To be tethered to something means that one has boundaries beyond which he or she cannot freely go. This can be either good or bad. It is good that a mean dog is tethered by a chain that restricts his movement. If he were not tethered, then he would cause certain harm to others. But a good dog that has gone through obedience school is different. Tethering such a dog means that he cannot do his “dog thing” and be friendly to others.
People naturally want to touch or pet an obedient dog who knows his boundaries and sees himself as man’s best friend. But when a mean dog is untethered, he sees a person as an object upon whom he can release his aggression. People run from mean untethered dogs. They reach out their hands to pet a good dog who wishes to make every person his friend.
Not much changes in this illustration when we apply the analogy to people. Mean people are shunned. Those people who have gone through “obedience school” in their obedience to the gospel have voluntarily tethered themselves to Jesus. They are untethered from the ways of the world. They are free to let their gospel light shine before everyone because the source of their light is Jesus. They are thus free to think within the bounds of the gospel of freedom. People gravitate to gospel-obedient Christians who are untethered from the evil ways of the world.
On the other hand, those who are bound to the ways of the world are the roaring lions who are walking about in order to deceive the hearts of the innocent. They are looking for innocent souls who are free in Christ, and because they are free in Christ, they are free from the world. This freedom makes them the ideal target for roaring lions who are untethered from the truth of the gospel.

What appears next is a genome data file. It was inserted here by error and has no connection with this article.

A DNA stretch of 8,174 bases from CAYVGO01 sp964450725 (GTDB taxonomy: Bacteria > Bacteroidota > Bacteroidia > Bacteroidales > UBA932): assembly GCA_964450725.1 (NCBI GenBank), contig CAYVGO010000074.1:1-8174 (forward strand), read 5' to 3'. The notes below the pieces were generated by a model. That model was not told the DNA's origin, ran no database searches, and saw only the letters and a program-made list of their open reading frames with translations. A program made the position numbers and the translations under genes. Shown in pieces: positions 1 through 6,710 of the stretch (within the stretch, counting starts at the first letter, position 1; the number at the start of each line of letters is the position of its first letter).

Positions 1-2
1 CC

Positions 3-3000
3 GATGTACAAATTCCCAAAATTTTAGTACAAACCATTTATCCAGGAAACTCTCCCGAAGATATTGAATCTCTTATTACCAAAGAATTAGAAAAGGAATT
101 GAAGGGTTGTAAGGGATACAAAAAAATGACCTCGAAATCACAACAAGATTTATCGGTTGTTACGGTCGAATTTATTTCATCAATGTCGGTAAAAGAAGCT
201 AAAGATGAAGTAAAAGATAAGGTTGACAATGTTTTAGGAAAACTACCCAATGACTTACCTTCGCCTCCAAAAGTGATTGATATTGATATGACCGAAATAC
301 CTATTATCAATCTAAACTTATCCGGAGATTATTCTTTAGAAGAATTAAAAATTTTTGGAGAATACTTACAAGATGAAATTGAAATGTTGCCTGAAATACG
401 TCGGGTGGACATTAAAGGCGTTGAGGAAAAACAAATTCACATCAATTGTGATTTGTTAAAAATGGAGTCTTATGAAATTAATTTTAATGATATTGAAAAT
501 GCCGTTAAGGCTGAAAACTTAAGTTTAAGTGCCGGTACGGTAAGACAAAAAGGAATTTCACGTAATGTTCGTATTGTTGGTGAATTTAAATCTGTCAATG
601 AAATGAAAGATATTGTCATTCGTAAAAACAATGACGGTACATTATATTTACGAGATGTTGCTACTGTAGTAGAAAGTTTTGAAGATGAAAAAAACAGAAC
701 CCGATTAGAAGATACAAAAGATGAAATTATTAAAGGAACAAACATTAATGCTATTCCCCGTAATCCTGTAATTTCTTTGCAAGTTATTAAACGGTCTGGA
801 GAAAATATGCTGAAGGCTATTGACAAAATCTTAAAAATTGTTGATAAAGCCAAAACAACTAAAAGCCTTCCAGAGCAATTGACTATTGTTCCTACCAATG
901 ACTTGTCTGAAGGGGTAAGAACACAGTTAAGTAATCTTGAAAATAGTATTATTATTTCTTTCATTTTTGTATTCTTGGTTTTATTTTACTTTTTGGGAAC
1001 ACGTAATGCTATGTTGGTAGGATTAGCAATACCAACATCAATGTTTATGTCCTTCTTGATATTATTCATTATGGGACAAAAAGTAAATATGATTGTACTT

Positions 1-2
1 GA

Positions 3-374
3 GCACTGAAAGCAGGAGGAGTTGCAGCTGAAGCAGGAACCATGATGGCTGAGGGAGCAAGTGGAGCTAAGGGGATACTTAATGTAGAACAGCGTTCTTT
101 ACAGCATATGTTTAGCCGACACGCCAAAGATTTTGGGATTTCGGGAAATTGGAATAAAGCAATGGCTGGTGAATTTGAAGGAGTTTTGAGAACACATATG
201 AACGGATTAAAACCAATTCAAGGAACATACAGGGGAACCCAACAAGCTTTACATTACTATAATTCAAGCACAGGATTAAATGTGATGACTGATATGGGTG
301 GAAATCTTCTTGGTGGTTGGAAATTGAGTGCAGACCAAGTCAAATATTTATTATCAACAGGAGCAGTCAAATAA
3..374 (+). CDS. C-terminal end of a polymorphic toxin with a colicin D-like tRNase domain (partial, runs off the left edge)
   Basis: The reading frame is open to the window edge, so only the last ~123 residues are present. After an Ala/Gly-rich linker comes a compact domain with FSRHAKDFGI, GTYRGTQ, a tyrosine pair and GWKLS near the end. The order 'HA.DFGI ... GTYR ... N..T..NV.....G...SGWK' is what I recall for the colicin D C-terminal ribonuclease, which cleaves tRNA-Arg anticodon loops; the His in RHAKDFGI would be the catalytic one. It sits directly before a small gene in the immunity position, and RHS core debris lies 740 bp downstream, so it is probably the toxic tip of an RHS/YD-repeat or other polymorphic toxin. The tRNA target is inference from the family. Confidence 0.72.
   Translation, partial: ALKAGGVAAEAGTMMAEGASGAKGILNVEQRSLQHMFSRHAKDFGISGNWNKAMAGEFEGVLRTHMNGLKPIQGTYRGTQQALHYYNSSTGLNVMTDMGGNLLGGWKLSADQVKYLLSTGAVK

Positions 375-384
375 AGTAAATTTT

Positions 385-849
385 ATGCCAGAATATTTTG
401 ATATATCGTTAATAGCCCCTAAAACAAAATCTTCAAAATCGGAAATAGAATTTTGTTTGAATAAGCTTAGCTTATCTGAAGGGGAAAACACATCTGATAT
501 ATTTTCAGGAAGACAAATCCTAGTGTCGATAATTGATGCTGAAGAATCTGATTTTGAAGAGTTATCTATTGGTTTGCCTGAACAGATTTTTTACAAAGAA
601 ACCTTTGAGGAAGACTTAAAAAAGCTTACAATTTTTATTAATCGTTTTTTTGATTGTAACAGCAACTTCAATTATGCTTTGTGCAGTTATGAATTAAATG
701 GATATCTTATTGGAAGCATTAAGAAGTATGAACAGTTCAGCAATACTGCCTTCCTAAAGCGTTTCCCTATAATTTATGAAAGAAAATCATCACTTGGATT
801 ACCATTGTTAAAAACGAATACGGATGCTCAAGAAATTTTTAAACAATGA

Untethered Christians must first learn how to walk in the freedom that they have in Christ. But at the same time, they must learn how to guard themselves from devouring lions. Some make the mistake of guarding themselves from being devoured by lions by tethering themselves to a legal religiosity by which they feel assured that they are have justified themselves before God through their law-keeping, and at the same time escaped the lures of a roaring lion. But what they have actually accomplished is untethering themselves from Christ in order to be tethered to religion. They find comfort in the traditions of their fathers and the heritage of their religion. They give up their freedom in Christ in order to self-sanctify themselves in the bondage of their own religiosity.
There is no freedom in being tethered to the traditions of the fathers. Being tethered to traditions, or one’s religious heritage, may bring a sense of security before God. The problem is that the mental tether is man-made, not gospel founded. And we know this. We know that our faith is based on subscribing to the traditions of the fathers, while we leave the gospel on the side. When the Son of God came into the world to reveal the gospel, it was His task to untether the Jews from the religion of their fathers in order to be tethered to Him. It was a daunting task.
At the time the Word was made flesh, an entire generations of people were tether to God through the religious traditions of their fathers Subsequently, there arose a great conflict between those of the religious heritage of the Jews and the Son of God. The Spirit-inspired records of the confrontation that the Word in the flesh had with those who sought to base their connection with God on the tether of their religious traditions was clearly defined by Matthew, Mark, Luke and John.
It took the Holy Spirit half of the writings of the New Testament in the four preceding books to explain the necessary paradigm shift that was necessary in order for one to shift from man-made religiosity to a gospel connection through Jesus. Such is our challenge today. We are diligent students of how Jesus taught how one could disconnect from the security of human religious traditions in order to connect to God through the Son of God. This is indeed a daunting task by which we walk by faith in the gospel of Jesus and not by our sight in the religious traditions of our father.
[Next in series, Dec. 4.]